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Revelation of the Soul explores the idea of human immortality and the means to enter the kingdom of God while we are alive. Jesus Christ proclaims mankind’s “inheritance” throughout every gospel and the letters of Paul, but Christianity does not teach it. Central issues: who or what is our greatest love? What caused the first immortal humans to die? What is the path to a life without death? Submitted here in heartfelt detail, Revelation of the Soul is the Savior’s precious gift to a glorious race of immortal children who’ve forgotten how to live.
When you were born, you were already married.
This material deals with the context of marriage and divorce in both the natural and supernatural realms. Further, it suggests moral imperatives. As such, the Revelation of the Soul is directed at those seekers who wish to heal the Fall—and enter the kingdom that was prepared for you since the creation of the world.
For marriage in the world is a sacrament for those who have taken a spouse. If the marriage of impurity is hidden, how much more is the Immaculate Marriage a true sacrament! It is not carnal but rather pure, it is not lustful, but compassionate, it is not of the darkness or the night, but rather of the day and the Light.
St. Philip the Evangelist 131 | John 3:29 |
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Whether or not we accept God’s Name, all of us share it. So why does it feel so awkward to say “My Father” in public?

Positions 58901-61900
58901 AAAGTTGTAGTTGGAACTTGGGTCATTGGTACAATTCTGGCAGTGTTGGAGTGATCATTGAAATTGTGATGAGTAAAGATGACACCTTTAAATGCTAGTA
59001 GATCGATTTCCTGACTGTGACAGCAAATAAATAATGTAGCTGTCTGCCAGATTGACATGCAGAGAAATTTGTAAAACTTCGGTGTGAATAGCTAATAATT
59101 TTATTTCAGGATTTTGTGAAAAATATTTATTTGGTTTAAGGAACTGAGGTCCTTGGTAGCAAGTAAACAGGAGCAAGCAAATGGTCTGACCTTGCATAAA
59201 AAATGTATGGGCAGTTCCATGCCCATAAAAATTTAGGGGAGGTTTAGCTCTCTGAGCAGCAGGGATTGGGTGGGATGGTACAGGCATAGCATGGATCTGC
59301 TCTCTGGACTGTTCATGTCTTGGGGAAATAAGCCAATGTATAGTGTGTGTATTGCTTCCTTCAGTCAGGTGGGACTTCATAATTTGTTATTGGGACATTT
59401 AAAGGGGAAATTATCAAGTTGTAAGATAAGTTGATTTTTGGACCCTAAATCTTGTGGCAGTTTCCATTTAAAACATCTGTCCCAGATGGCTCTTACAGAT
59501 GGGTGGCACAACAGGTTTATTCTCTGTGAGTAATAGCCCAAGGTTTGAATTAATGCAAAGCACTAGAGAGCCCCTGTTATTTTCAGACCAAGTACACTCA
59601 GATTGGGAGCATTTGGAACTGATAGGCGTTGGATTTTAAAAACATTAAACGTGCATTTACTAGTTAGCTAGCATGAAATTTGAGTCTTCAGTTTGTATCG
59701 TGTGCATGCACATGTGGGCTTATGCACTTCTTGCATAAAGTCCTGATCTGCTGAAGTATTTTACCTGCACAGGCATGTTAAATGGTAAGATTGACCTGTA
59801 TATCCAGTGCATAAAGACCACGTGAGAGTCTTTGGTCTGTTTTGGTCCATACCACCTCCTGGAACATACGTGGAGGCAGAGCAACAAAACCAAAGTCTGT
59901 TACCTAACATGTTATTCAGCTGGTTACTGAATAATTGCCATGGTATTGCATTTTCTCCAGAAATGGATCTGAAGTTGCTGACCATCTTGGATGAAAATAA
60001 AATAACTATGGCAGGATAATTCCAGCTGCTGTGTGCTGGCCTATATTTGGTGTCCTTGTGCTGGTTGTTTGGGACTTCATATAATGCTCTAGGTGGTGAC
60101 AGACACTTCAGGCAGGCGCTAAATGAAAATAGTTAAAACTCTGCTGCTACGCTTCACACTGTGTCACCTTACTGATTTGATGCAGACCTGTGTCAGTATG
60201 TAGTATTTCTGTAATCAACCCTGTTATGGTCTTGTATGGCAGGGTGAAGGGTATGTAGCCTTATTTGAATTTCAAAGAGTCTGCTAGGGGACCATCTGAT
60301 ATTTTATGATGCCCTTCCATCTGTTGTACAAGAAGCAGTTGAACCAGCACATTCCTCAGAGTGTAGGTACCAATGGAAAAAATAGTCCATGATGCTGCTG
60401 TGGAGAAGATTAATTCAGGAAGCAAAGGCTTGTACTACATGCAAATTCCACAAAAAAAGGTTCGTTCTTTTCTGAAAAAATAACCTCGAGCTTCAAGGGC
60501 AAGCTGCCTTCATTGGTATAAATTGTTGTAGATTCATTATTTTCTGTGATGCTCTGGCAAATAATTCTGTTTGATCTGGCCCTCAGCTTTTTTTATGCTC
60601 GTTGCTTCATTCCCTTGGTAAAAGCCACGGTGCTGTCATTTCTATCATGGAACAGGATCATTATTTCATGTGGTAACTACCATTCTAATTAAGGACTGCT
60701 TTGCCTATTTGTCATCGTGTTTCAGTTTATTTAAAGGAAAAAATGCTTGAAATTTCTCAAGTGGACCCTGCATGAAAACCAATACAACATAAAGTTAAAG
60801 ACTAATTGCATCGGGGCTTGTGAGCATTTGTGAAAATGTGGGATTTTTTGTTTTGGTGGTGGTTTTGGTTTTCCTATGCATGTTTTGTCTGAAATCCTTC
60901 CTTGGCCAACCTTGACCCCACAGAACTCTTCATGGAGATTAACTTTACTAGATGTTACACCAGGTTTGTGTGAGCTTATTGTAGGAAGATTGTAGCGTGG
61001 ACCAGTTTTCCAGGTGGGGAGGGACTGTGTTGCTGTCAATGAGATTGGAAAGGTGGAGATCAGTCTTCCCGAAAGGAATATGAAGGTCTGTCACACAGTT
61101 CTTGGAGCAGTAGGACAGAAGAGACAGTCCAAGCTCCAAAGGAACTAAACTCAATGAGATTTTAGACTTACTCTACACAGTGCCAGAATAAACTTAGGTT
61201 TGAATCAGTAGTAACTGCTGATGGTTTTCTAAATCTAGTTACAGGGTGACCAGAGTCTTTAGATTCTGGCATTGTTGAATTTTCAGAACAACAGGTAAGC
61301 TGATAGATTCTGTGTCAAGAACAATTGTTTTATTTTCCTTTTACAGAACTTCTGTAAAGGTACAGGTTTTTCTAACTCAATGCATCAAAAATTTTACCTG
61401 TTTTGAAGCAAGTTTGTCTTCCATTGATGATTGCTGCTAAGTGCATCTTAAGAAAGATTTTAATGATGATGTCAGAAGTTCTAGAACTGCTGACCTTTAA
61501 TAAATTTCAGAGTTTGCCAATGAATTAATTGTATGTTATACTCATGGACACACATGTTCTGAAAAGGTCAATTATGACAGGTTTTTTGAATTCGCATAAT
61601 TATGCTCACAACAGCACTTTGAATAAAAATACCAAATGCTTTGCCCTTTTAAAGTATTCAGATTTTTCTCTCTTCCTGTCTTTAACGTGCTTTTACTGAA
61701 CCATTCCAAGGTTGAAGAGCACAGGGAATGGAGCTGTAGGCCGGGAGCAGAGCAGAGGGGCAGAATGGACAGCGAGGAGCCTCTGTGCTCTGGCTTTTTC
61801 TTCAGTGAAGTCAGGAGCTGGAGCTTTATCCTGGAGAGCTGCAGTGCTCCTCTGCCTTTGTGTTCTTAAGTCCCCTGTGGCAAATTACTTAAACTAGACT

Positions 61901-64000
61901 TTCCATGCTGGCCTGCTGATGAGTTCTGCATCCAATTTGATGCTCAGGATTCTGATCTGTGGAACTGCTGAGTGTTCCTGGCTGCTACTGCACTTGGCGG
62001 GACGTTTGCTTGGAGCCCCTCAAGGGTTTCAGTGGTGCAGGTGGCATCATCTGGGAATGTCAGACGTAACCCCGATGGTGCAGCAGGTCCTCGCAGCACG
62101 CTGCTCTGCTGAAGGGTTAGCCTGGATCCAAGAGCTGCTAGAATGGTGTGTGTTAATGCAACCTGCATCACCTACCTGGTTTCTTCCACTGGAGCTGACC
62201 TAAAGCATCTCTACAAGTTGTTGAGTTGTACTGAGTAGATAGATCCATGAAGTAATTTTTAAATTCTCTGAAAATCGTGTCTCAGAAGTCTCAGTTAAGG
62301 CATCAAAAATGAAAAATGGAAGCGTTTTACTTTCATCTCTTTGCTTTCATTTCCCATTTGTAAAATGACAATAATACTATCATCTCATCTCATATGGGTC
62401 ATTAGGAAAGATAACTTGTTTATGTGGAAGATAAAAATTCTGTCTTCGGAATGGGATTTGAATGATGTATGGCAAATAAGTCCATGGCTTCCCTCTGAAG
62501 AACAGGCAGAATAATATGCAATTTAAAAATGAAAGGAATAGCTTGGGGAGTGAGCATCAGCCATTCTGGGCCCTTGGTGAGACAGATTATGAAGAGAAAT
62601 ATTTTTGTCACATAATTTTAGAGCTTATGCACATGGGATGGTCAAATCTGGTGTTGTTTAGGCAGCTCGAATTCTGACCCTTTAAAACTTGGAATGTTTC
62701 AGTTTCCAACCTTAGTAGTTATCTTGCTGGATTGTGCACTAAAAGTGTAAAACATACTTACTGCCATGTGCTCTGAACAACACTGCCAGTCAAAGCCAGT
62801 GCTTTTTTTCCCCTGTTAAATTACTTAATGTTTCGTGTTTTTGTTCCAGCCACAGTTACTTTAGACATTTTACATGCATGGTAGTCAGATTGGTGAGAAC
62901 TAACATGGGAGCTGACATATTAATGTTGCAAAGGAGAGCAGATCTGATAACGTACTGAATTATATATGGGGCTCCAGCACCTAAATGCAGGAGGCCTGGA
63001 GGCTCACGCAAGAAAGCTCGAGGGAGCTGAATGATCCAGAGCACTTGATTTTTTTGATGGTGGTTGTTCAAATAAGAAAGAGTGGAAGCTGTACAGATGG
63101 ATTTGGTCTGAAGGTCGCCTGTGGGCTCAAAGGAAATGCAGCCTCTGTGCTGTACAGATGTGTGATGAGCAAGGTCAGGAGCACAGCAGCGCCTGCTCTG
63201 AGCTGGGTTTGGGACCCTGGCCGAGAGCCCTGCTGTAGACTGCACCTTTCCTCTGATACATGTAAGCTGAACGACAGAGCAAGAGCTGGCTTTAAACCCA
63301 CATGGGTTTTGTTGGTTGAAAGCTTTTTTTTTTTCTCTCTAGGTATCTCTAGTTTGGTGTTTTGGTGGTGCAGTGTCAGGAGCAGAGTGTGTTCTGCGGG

“Every Being In The Universe” – KPAX, 2001
What does it mean to accept God’s Name? Many faiths tell us the Name is ours by birthright. Why then does it seem odd to assert direct lineage to God—and much more proper to honor our human fathers?
“Because you offend those who don’t believe what you believe,” the human world explains. I see. So it’s better to please other humans and cast aside my real Father? By itself, belief in a creator is not “religion.” What’s more, a great many people view themselves as a “child of God.” But just imagine telling someone in the grocery store what your Father in heaven said to you last night. Once in a while I do this. My hope is that when I accept God’s Name as a normal, everyday thing for myself, so might others. Someone asked us to do this a while back. And he didn’t seem particularly concerned about offending people:
“Do not call anyone on earth ‘father,’ for you have one Father, and he is in heaven.”
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Yeshua says: If those who lead you say to you: Behold, the Sovereignty is in the sky!, then the birds of the sky will precede you. If they say to you: It is in the sea!, then the fish of the sea will precede you. But the Sovereignty of God is within you and it is without you. Whoever recognizes himself shall find it; and when you recognize yourselves you shall know that you are the Sons of the Living Father. Yet if you do not recognize yourselves, then you are impoverished and you are the impoverishment.
Gen 6:2, Dt 30:11-14, Hos 1:10, Zac 12:1, Mal 2:10, Lk 11:41/17:21, Th 89, Plato’s Philebus 48c/63c, hyperlinear; Gk fragment
Translation by Dr. Paterson Brown